You can spend a lot of money redesigning a 220, even more tweaking it once done. When done, you have the same box and heat sink, not a DH-220. I have spent half the cost of a new Halo on textbooks and parts, countless hours studying all I can including learning LTSpice and have only an improved amp that still will not pass muster and any fault will fry both the amp and speaker. As a hobby for my curiosity, this has been great. TO get better sound, well a $150 e-bay Rotel suits us far better. Jump up a notch or two: Acrus, Forte, Aragon, Parasound, Adcom. A bit more, Nak, Krell, or whatever. Far cheaper. If you know which ones, Denon, Onk, Marantz all have made super units.
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Old 9th March 2012, 07:47 PM   #997
tvrgeek is offline tvrgeek  United States
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Oh yea, it came from Parts Connection.
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Old 11th March 2012, 01:45 AM   #998
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Sure, again.
That was in another thread; doesn't count here!

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As I also put in caps 4 times as large and half the ESR that are 25 years newer. To withstand any higher inrush, I put in a much larger bridge. 35A steady state. I measured the harmonic content before and after on the amp output. The LF noise floor dropped by 5 dB and the 60 Hz and harmonics dropped between 8 and 13 dB.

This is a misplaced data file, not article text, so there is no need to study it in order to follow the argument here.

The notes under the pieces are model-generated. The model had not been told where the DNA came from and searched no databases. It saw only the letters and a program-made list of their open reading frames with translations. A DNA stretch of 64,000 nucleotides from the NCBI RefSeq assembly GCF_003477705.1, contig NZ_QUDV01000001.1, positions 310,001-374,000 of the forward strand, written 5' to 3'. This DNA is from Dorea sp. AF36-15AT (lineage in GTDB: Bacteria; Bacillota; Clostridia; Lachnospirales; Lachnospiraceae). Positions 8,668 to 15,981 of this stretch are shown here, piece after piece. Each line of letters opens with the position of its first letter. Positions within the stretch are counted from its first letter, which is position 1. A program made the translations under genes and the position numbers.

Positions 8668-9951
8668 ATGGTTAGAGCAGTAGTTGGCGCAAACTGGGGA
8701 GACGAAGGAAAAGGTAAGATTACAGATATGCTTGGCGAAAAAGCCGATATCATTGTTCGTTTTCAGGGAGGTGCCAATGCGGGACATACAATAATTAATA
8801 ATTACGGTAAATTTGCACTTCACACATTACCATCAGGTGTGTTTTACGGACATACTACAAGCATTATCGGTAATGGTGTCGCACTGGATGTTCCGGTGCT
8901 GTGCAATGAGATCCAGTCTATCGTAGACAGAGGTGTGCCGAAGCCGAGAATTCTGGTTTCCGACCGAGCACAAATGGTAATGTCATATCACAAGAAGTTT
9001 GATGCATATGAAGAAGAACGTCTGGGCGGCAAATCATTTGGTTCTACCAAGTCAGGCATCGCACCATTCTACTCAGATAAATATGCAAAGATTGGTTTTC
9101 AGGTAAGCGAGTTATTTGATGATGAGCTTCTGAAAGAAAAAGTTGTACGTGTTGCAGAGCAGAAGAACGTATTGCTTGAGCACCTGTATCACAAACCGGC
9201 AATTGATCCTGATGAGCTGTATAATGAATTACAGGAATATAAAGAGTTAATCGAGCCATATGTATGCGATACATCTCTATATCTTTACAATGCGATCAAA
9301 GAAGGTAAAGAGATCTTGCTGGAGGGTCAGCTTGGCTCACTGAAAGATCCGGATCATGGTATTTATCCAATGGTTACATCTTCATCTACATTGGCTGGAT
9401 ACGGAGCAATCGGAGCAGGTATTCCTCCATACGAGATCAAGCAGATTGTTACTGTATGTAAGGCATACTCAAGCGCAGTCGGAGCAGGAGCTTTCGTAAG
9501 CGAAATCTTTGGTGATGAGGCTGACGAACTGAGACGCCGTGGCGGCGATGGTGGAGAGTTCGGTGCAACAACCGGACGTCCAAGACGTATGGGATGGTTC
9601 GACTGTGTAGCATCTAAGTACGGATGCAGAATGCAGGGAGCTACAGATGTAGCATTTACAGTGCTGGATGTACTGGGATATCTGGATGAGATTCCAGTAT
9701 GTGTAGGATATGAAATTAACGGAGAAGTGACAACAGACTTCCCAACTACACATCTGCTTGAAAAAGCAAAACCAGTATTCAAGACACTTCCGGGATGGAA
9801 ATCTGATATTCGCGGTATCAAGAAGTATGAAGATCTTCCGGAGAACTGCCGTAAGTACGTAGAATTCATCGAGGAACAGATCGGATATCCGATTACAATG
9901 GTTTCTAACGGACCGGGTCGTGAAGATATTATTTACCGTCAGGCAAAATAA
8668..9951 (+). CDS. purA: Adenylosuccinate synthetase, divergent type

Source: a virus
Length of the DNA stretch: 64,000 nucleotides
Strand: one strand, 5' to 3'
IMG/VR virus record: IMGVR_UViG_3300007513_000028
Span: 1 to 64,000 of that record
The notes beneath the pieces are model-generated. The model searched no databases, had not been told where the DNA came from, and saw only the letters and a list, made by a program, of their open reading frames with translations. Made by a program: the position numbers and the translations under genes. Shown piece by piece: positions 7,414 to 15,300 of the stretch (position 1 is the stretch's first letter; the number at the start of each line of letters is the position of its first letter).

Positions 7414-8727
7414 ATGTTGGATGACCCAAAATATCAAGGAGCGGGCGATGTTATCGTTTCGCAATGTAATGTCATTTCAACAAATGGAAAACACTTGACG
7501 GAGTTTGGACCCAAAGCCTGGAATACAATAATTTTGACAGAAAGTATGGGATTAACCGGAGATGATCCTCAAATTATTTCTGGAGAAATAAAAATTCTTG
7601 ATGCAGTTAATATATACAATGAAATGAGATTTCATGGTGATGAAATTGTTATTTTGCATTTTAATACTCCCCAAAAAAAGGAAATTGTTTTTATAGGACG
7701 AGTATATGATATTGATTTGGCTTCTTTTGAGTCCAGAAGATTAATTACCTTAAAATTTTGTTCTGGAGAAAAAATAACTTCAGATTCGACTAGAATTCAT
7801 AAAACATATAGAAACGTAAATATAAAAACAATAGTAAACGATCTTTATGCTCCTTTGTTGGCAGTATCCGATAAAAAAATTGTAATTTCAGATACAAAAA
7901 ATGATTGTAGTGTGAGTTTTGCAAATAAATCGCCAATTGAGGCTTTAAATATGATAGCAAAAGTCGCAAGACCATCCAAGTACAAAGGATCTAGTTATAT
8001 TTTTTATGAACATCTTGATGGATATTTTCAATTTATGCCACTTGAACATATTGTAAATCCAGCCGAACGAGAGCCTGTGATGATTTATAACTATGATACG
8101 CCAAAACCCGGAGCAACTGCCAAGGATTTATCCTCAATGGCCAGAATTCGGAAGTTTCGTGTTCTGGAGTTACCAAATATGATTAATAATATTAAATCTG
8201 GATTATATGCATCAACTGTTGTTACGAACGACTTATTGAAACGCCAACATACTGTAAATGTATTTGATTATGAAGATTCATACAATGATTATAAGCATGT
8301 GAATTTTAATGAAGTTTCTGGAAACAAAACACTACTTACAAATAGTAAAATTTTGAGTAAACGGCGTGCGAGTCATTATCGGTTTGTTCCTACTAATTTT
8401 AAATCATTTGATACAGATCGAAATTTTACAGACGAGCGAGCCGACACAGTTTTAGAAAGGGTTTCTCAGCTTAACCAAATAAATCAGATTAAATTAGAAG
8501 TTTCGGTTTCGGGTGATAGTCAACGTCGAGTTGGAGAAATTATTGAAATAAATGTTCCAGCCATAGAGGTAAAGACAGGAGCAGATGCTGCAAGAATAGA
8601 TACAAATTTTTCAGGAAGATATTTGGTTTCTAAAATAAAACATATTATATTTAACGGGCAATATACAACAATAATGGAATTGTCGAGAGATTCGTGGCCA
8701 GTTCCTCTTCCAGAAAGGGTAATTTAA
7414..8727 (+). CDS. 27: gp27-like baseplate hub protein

That's A LOT of improvement!

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The Hafler did not have proper R-C snubbers, just a single cap across the AC.
He/they may have been aiming to bypass the high-frequency rectification noise and demodulated FM radio signals away from the rest of the circuit rather than snubbing the LCR ringing between the transformer winding and the rectifier capacitances.

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Search the WEB on snubbers and learn how to do it correctly. The short answer is you have to prototype and tune.
You're making me wish I'd never sold that 5MHz o'scope again...

<Balance deleted for lack of time to respond>
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Old 11th March 2012, 03:32 AM   #999
gootee is offline gootee  United States
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Practical snubber design procedure is at post 292, here:

paralleling film caps with electrolytic caps
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Old 11th March 2012, 07:23 PM   #1000
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Wow is this place an intellectual feast of what.
I feel like I've jumped into the deep end of the pool.
Thanks for pointing me to post 292(I think!)
Meanwhile the new inputs, fuse upgrade, new binding posts
and DIY power cord upgrade on my monoblocked Hafler 200's has already yeilded results.
Caps and bridge probably next. Gotta pause a full measure while I try to digest this stuff before plotting my next move.
Thanks again.